Pakistan's Water Resources: -- Problems and Remedies

Economic Review, July 2002 | Go to article overview

Pakistan's Water Resources: -- Problems and Remedies


Pakistan is largely an arid to semiarid country with an average annual rainfall of about less than 100 mm in parts of lower Indus plains to more than 750 mm in the northern foothills, against crop water requirements ranging from 1487 mm in Jacobabad, Sindh, to 900 mm in Paraehinar, NWFP, 1280 mm in Faisalabad, Punjab, and 1400 mm, Turbat, Balochistan. Therefore, agriculture in the country heavily depends on the irrigation supplies delivered by the Indus Basin Irrigation network. This Indus Basin Irrigation System comprises three storage reservoirs. 19 diversion barrages, 12 link canals, 43 canal commands, and over 100,000 community watercourses irrigating an area of about 16 million hectares (Mha) out of about 31 Mha of cultivable land available. Most of the development of this irrigation system took place because of the Indus Water Treaty signed in September 1960 between India and Pakistan over water conflict.

Soon after independence on April 1, 1948, India unilaterally stopped the water supplies to Central Ban Doab Canal (CBDC) and Dipalpur Canal, claiming her sovereign right over the water passing through its territory. The control of the headworks regulating flows to these canals was with India. The border line between the two countries was drawn in disregard to the irrigation supplies. This water conflict, however, was settled through good offices of the World Bank in the form of Indus Water Treaty. As a result of this treaty, India was given the right to make exclusive use of the three eastern rivers (Ravi, Sutlej and Beas) with an average annual flow of about 43 million acre-feet (MAF. Under this treaty, Pakistan got the right to make full use of the three western rivers (Indus, Jhelum and Chenab) with an average annual flow of about 140 MAF. Also, the World Bank provided assistance to Pakistan to augment its irrigation supplies by diverting water from the western rivers to the eastern rivers so that areas af fected by this treaty can be irrigated. Under this agreement, two reservoirs (Mangla and Tarbela), eight link canals (Trimmu-Sidhnai, Sidhnai-Mailsi, Mailsi-Bahawal, Rasul-Qadarabad, Qadarabad-Balloki, Ballok-Suleimanki, Balloki, Balloki-Suleimanki, Taunsa-Panjna, Chashma-Jhelum), and six diversion barrages (Chasma, Rasul. Qadirabad, Marala, Sidhnai, Mailsi Syphon) were constructed to provide alternative sources of water to feed the eastern canals affected by this treaty.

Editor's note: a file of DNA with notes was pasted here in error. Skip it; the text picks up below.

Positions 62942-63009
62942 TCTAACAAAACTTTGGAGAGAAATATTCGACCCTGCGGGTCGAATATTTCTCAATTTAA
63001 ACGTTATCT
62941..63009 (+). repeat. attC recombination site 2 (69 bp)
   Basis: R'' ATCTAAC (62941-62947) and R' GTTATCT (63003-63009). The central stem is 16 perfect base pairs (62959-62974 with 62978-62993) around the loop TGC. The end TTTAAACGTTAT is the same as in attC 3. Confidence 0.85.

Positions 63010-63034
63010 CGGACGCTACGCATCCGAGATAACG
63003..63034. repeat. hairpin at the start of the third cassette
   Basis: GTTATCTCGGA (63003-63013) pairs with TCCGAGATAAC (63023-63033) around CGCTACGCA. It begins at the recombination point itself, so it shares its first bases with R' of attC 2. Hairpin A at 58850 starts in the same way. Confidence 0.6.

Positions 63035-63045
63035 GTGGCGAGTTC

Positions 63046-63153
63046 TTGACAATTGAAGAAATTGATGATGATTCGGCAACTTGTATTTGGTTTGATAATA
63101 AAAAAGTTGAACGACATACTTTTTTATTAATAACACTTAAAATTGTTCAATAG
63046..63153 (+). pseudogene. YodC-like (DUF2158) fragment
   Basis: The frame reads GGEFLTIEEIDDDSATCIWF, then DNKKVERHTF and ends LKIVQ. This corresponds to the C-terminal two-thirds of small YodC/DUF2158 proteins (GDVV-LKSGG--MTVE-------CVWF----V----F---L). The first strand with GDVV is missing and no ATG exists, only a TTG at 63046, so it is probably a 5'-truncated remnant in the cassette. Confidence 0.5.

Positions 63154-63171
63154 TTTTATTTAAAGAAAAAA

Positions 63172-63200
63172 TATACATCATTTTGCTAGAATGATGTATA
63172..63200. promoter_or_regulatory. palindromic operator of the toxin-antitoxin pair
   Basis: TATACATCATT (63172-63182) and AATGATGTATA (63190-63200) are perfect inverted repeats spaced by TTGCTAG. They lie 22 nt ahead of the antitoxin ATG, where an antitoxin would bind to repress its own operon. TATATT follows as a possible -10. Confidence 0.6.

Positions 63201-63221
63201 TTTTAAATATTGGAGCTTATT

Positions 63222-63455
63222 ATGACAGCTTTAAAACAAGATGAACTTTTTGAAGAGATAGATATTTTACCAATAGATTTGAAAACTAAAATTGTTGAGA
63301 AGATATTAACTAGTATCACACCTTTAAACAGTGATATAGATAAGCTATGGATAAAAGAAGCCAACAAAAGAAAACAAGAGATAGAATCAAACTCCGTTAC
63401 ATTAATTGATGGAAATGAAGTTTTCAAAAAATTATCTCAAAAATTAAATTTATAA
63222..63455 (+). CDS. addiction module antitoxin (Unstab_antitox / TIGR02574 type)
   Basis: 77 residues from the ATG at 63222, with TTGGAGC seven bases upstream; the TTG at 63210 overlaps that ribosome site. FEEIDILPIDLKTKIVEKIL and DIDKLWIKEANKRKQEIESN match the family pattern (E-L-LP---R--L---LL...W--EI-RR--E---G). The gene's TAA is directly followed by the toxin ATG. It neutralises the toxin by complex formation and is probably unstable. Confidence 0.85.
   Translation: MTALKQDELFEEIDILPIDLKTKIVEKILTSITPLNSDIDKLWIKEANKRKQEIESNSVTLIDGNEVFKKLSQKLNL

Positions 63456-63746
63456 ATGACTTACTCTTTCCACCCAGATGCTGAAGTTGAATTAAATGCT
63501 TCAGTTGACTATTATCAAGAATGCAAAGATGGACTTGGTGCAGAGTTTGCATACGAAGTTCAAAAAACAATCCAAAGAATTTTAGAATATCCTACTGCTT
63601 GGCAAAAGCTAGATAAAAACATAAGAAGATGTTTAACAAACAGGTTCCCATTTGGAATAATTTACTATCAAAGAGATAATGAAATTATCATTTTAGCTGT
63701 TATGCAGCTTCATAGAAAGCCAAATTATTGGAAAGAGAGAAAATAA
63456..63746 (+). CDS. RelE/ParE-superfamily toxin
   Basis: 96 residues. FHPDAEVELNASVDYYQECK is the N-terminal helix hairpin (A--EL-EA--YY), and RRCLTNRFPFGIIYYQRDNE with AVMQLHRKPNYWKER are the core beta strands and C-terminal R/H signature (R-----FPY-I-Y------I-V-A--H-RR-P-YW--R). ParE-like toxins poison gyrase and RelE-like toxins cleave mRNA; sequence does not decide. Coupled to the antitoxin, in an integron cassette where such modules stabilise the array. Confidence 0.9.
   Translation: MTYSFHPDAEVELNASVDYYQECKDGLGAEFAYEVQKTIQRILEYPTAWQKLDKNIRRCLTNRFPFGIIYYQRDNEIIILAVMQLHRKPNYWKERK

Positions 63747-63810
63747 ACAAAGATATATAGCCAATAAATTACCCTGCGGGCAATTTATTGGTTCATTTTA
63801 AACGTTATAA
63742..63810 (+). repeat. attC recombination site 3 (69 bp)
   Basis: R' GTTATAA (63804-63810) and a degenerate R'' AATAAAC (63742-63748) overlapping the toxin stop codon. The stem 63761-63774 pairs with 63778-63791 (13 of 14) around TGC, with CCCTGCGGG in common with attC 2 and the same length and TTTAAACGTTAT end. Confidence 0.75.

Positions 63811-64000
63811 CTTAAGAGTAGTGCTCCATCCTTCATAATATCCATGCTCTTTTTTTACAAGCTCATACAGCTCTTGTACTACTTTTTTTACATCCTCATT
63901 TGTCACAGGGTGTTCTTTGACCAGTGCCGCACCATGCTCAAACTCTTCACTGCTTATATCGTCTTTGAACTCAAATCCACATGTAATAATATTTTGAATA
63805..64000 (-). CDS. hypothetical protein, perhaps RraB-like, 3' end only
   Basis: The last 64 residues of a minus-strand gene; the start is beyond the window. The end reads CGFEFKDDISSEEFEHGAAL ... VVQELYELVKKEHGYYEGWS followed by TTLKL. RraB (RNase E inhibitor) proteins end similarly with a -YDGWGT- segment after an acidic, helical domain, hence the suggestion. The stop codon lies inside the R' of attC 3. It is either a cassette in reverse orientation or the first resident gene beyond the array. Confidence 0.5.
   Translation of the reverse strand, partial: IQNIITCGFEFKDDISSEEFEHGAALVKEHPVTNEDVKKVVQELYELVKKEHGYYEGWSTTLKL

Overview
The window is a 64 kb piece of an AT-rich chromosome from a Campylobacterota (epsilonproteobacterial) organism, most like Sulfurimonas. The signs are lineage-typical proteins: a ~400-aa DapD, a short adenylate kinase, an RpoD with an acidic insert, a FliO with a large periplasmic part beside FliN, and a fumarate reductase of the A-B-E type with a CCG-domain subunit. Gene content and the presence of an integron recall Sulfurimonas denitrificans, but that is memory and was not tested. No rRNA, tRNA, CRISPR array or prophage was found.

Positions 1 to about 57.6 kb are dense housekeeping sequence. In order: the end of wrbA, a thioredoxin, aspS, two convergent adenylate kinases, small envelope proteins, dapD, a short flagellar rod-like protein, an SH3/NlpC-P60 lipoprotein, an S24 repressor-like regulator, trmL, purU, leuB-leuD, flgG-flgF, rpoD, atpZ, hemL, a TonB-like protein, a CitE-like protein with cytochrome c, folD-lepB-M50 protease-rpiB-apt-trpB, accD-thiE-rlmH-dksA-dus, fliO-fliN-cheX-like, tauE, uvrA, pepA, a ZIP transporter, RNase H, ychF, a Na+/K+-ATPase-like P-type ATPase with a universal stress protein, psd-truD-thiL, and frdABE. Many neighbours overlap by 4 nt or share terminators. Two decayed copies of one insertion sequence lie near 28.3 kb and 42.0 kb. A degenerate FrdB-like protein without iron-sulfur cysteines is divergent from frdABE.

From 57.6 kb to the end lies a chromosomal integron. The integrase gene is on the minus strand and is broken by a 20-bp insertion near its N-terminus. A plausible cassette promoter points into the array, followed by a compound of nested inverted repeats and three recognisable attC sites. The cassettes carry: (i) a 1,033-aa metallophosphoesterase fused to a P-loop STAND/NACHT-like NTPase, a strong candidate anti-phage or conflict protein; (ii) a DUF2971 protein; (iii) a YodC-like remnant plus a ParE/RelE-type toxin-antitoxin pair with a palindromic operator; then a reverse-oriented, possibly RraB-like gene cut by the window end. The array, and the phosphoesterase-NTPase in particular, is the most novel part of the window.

After construction of Tarbela reservoir in 1974, no single reservoir has been added to the Indus Basin Irrigation system so far, while India and Turkey built 24 and 65 dams respectively during the same time period to meet the food, and fibre demands of their growing population. The population of Pakistan has crossed the limit of 140 million in year 2000 and will be doubled in 2025 with its present alarming growth rate of 2.8 per cent. More than 70 per cent of the country's population is engaged directly or indirectly in the agriculture sector. Agriculture is considered the backbone of Pakistan's economy and its sustainable production depends on the irrigation water availability. Pakistan is facing acute shortage of water supplies and water availability per capita has reduced from 5300 cubic meter in 1951 to 1200 cubic meter in 2000 against the international standard of 1500 cubic meter. Moreover, flows in the Indus river to the Arabian sea after Kotri barrage has been found to vary from eight MAF in 1999-2000 to 45 MAF in 1996-1997, which need to be conserved.

The situation of water storage reservoirs in the country is also discouraging because the storage capacity of the two main reservoirs (Mangla and Tarbela) is being lost at the rate of 0.033 MAF, and 0.15 MAF per year, respectively, due to silt deposition. Mangla reservoir has lost its storage capacity by 20 per cent and Tarbela by 43 per cent in year 2000.